I was recently invited to visit several customer sites to gather user data for future products in the context of a sales call. We had an hour at most with these folks. The rep set the tone, then turned it over to me about halfway through. The company is committed to continuous improvement, and has a healthy and mature design practice at the mother-ship, but it surprises me that user research is done alongside sales. (It's a B-to-B company with technical products and a fairly long sales cycle.)

I'm wondering if others have been invited on sales ride-alongs, also, and if there are any strategies for maximizing the little time you have while managing the somewhat conflicting agendas of sales and research. I am choosing to look at this experience as an opportunity to sell ux to the larger team, even if I do not get the depth of insight I would like out of it.

What has worked for you, and what hasn't worked so well, when it comes to tagging along with your sales team to collect information from the field? Thanks in advance for any insights!

2 Answers 2


I think that sales members provide a particular perspective of the client/user side of the story, and depending on the organization you work in and the client base you will find it useful to different degrees. Here are some of the benefits I can think of:

  1. You can find out if it is worth visiting the same company again. If it is a waste of time for you then at least you know that.
  2. You can find out from the company directly what their interest in UX is. It is better than hearing it from another person.
  3. You can find out how the sales people communicate, and therefore be able to frame UX benefits to address sales requirements/needs better.
  4. You can get a first hand experience of differences between organizations in terms of their needs from the sales perspective.
  5. You can usually observe things about the company that reflect some quality (good or bad) about their users from things like the working environment, the typical day in the company.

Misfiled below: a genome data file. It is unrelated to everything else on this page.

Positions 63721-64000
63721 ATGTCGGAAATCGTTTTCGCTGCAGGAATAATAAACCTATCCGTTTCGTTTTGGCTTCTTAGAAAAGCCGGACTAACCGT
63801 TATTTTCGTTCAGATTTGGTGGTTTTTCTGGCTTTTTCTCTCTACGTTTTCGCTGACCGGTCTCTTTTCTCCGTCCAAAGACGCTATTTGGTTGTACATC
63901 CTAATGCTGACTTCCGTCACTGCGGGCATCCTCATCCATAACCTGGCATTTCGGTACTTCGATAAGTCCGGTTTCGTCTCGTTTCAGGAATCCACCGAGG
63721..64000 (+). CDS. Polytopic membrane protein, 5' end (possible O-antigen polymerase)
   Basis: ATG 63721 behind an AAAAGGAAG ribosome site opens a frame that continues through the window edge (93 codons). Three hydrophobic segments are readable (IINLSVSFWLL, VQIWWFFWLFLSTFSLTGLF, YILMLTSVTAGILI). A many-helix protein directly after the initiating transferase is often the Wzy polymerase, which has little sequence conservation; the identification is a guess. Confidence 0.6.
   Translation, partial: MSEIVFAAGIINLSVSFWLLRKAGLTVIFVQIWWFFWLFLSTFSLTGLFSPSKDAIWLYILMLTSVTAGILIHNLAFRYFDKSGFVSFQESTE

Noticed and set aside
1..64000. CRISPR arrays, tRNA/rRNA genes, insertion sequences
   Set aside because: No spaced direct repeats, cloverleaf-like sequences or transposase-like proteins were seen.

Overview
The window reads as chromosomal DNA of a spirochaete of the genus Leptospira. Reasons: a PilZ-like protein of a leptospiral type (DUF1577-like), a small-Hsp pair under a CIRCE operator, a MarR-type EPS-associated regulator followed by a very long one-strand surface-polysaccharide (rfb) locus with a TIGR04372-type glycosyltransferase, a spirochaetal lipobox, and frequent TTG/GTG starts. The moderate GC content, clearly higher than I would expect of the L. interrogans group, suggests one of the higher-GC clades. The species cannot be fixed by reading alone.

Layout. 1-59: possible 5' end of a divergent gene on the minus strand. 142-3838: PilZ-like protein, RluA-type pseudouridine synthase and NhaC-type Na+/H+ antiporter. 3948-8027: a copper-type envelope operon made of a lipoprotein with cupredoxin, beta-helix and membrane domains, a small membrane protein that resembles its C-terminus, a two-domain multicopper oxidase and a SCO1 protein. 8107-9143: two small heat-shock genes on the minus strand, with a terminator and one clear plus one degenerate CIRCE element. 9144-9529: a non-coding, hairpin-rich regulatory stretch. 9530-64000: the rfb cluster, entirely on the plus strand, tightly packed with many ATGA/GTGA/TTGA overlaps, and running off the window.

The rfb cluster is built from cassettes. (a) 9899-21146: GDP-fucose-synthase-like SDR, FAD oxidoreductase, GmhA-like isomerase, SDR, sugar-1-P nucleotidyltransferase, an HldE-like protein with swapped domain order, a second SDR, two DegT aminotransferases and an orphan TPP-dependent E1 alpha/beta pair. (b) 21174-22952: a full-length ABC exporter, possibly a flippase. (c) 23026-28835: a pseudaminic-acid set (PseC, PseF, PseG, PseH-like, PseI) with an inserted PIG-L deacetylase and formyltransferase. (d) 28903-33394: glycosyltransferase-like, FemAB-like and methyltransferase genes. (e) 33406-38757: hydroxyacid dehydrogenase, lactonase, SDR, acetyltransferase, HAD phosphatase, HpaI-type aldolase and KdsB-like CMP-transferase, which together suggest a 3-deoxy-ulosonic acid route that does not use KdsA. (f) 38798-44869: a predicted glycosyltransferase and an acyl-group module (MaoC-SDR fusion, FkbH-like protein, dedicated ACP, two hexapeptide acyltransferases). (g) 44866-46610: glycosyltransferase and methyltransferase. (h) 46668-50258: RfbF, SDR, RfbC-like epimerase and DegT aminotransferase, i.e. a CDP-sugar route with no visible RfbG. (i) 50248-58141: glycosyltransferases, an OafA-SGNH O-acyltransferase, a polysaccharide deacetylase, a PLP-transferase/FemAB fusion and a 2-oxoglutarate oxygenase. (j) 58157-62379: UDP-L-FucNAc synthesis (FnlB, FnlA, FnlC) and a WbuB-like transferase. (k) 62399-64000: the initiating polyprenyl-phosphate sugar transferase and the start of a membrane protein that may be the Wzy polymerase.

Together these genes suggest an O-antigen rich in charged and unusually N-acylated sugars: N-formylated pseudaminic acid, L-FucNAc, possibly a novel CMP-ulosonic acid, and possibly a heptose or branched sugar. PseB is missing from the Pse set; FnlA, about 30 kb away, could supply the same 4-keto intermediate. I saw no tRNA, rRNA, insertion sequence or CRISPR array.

6. You can bump into people there that you should be talking to, and you can just get their details directly instead of having to go through other channels.

My advice is to work with the sales person if there is good communication, otherwise even if you keep your eyes and ears open you'll learn a lot more compared to just sitting in the office. If there are things that strike your interest about users I always like to ask the sales person (who can answer the question or be able to chase up someone there and then instead of having to wait for email replies).

  • Regarding your #5, totally agree! Even removed from their workspaces, we could glean a lot. Thanks, Michael! Jul 18, 2013 at 13:53
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    Having said that, you do have to decide whether 5 minutes of insight from one visit is worth spending a whole day doing something else. But sometimes that insight is more valuable then doing a whole of of user research in your own office :)
    – Michael Lai
    Jul 18, 2013 at 22:03

Putting aside user experience and I don't know how much this applies to your company, but I found it extremely helpful to go with a sales member and meet with the real people who use our products. At the office its hard to tell how much of an impact the things you do have on other people and it's easy to lose sight of what important. When you go and meet the hundreds of people and millions of dollars that is built around the things you do, you get a better appreciation for the position your clients are in. It might make you think twice about cutting a corner or missing a deadline.

  • Thanks, Justin. +1 for the thoughtful answer. I agree, I definitely enjoy getting out and meeting customers. I was mostly asking about the context of the sales call and balancing conflicting needs. I would like to spend hours at the customer's desk-side, observing, but an hour in the conference room is a bit of a challenge! Jul 18, 2013 at 13:52

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